A statue of Lord Botetourt, one of the College’s early Rectors, sits at the center of the College Yard and the heart of William & Mary’s Historic Campus. It lends a stately air to the east vista of the university's Sir Christopher Wren Building. It looks so good, in fact, onlookers may think the statue has stood there since the College's founding in 1693. But William & Mary isn’t the statue’s first home, and a team of researchers from the Colonial Williamsburg Foundation are working on a project to put the statue back in its original location, even if just virtually.
The project, Virtual Williamsburg, is creating an interactive 3-D model of Williamsburg in 1776.
“This is a multi-phase project. In this first phase, the digital recreation will focus on the east end of town, including the Capitol and more than 30 other buildings” said Peter Inker, digital architectural historian, Colonial Williamsburg’s Digital History Center.
The 1776 Capitol building, Williamsburg’s second – the first having been destroyed by fire - was the original home of the Botetourt statue. The statue was placed in the Capitol’s Loggia in 1773 in honor of Norborne Berkeley, 4th Baron of Botetourt, who had served as governor of the Virginia Colony from 1768 until his death in 1770 (he served as Rector of the university during the same period).
“We are trying to be as accurate as possible and so have reappraised all of the research that has taken place since Colonial Williamsburg was founded. The Capitol in today’s Williamsburg is a reconstruction of the first Capitol. We are virtually reconstructing the second Capitol to 1776, and so this will be people’s first opportunity to experience the Revolutionary Capitol,” Inker noted.
The Botetourt statue is a key element of the later Capitol. When the project is complete, a full 3-D replica of the statue will sit at the heart of the Capitol’s Loggia. To make this happen, Inker and his crew were on campus in November using a laser to scan the structure. The process took the better part of a day and included head to base scans from more than a dozen different vantage points.
“Having this statue will be the icing on the cake,” said Edward Triplett with the Institute for Advanced Technologies in the Humanities (IATH) at the University of Virginia, a partner in the Virtual Williamsburg project.
“Marble is a challenge,” said Glenn Woodburn, lead digital modeler for Direct Dimensions, Inc. (DDI), a digital modeling company located in Baltimore, MD. “The material is translucent and allows the laser to penetrate the surface, distorting the 3-D data.”
The team used talcum powder to combat this challenge.
“Without harming the statue, it makes the surface opaque so the laser gets a more accurate read and captures the fine details,” Woodburn said.
Once the computer data is captured, it generally takes the company two to three weeks to complete the 3-D digital replica.
History aficionados of the College know that the Botetourt statue currently in the College Yard is not the original statue. It’s an artist's interpretation of the 18th century original done for the commemoration of William & Mary’s 300th Anniversary in 1993. The original statue, which sustained significant damage after the Revolution (loss of a hand and a nose, among other vandalism) before the College purchased it in 1797, now resides in the lower level of Swem Library. It was removed from College Yard in 1958 to protect it from the elements and further deterioration.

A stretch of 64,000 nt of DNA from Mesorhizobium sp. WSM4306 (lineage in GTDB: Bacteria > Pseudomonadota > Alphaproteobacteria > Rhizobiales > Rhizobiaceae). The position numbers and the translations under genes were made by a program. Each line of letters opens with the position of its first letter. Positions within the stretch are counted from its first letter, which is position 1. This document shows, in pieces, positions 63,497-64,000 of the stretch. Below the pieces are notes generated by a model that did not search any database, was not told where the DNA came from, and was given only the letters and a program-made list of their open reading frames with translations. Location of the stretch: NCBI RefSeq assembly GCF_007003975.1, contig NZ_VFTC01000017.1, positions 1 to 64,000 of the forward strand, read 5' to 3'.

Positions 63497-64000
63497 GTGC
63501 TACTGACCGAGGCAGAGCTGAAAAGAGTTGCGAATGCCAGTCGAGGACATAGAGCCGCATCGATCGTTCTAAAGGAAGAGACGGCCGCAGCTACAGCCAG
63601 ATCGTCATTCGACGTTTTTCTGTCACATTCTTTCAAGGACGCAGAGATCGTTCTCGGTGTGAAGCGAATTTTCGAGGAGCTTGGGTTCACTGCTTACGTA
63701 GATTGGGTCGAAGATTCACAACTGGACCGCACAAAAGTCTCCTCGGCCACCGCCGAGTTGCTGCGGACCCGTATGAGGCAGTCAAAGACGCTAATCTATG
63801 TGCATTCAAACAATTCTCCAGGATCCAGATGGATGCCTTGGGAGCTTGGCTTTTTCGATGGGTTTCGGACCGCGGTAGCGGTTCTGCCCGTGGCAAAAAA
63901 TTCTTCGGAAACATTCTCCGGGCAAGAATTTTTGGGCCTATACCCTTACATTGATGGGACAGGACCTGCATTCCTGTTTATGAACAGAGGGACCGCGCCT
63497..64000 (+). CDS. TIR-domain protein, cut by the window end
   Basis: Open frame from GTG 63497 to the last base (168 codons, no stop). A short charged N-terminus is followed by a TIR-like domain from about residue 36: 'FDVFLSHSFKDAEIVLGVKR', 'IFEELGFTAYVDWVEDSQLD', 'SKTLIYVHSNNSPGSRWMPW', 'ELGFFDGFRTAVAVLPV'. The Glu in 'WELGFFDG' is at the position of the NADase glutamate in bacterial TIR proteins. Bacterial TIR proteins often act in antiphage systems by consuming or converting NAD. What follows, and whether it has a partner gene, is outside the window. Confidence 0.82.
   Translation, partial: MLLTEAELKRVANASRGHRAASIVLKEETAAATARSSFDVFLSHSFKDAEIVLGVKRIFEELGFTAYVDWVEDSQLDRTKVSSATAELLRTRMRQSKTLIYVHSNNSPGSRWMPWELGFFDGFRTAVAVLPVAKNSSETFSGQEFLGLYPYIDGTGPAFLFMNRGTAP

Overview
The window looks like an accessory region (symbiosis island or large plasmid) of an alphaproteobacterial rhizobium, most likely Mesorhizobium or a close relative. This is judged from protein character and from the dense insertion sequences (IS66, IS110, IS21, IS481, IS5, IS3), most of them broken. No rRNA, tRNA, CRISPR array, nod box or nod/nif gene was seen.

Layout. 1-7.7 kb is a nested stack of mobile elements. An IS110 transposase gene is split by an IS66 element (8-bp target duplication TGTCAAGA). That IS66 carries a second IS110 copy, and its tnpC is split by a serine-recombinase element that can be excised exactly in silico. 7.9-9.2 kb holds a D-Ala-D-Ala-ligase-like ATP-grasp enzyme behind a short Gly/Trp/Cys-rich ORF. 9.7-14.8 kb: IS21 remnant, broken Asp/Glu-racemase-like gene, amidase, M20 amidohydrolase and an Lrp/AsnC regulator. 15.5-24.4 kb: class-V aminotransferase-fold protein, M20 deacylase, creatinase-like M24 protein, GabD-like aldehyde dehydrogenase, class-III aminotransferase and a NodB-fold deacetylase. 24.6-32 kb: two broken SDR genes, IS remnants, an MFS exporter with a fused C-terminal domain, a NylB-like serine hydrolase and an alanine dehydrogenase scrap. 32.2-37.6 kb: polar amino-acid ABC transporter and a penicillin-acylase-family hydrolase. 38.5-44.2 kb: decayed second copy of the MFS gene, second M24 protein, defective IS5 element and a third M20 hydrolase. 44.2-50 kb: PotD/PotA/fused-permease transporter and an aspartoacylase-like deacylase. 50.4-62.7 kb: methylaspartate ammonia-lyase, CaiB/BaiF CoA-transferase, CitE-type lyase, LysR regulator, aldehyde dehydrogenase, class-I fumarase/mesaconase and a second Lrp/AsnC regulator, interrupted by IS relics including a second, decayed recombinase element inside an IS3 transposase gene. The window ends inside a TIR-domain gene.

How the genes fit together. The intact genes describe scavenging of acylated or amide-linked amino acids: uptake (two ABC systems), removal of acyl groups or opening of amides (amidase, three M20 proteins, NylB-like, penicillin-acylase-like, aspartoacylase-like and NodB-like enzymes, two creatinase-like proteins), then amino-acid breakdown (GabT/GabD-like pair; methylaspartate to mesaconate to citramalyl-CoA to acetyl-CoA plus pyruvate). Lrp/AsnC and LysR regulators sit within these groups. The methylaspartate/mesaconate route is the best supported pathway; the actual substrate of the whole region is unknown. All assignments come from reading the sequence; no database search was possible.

Inker noted it was the physical damage to the original statue that led them to select the restoration to serve as a more complete model for their scanning.
“The intricacies inherent in the statue – face details, the folds of Botetourt’s cape – made it more practical for us to use the more intact, restored statue as our model,” he said. “Gordon Kray, the sculptor of the modern statue went to considerable time and effort to accurately reconstruct it to its former glory. We have benefited from his work, which allowed us to produce a final model as complete, and accurate, as possible.”
Once completed, the Virtual Williamsburg recreation will include the interiors and exteriors of five structures – the city’s Second Capitol, the Raleigh Tavern, the Douglas Theater, the Dickson Store and the Secretary’s Office – along with exteriors of 27 other buildings, Inker said. Ultimately, visitors to the project’s website will be able to virtually walk the streets of Williamsburg in 1776.
“We hope this new, 21st century way to experience Colonial Williamsburg will enhance a guest’s experience and make this very historic city accessible, and interesting, to even broader audiences,” he added.
“Having details, like the Lord Botetourt statue, adds to the project’s authenticity immeasurably. We are grateful to the college for allowing access to this wonderful, historic detail.”
The Virtual Williamsburg project is funded by a National Leadership Grant from the Institute of Museum and Library Studies, and is expected to launch in February 2013. To follow its progress, visit the Digital History Center’s website.